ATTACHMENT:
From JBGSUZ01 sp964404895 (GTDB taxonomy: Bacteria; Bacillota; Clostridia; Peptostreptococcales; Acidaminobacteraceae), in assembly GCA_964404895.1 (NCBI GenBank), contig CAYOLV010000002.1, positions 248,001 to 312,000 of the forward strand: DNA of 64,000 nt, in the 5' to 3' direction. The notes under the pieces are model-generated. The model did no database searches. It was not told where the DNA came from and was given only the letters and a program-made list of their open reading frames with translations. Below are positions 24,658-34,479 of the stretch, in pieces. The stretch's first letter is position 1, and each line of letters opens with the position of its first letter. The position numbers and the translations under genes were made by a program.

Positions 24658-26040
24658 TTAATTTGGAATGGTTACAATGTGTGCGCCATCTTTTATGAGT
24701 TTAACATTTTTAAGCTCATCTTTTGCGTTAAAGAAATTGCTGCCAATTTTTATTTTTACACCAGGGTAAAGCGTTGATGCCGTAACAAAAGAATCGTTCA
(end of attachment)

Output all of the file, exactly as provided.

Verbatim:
From JBGSUZ01 sp964404895 (GTDB taxonomy: Bacteria; Bacillota; Clostridia; Peptostreptococcales; Acidaminobacteraceae), in assembly GCA_964404895.1 (NCBI GenBank), contig CAYOLV010000002.1, positions 248,001 to 312,000 of the forward strand: DNA of 64,000 nt, in the 5' to 3' direction. The notes under the pieces are model-generated. The model did no database searches. It was not told where the DNA came from and was given only the letters and a program-made list of their open reading frames with translations. Below are positions 24,658-34,479 of the stretch, in pieces. The stretch's first letter is position 1, and each line of letters opens with the position of its first letter. The position numbers and the translations under genes were made by a program.

Positions 24658-26040
24658 TTAATTTGGAATGGTTACAATGTGTGCGCCATCTTTTATGAGT
24701 TTAACATTTTTAAGCTCATCTTTTGCGTTAAAGAAATTGCTGCCAATTTTTATTTTTACACCAGGGTAAAGCGTTGATGCCGTAACAAAAGAATCGTTCA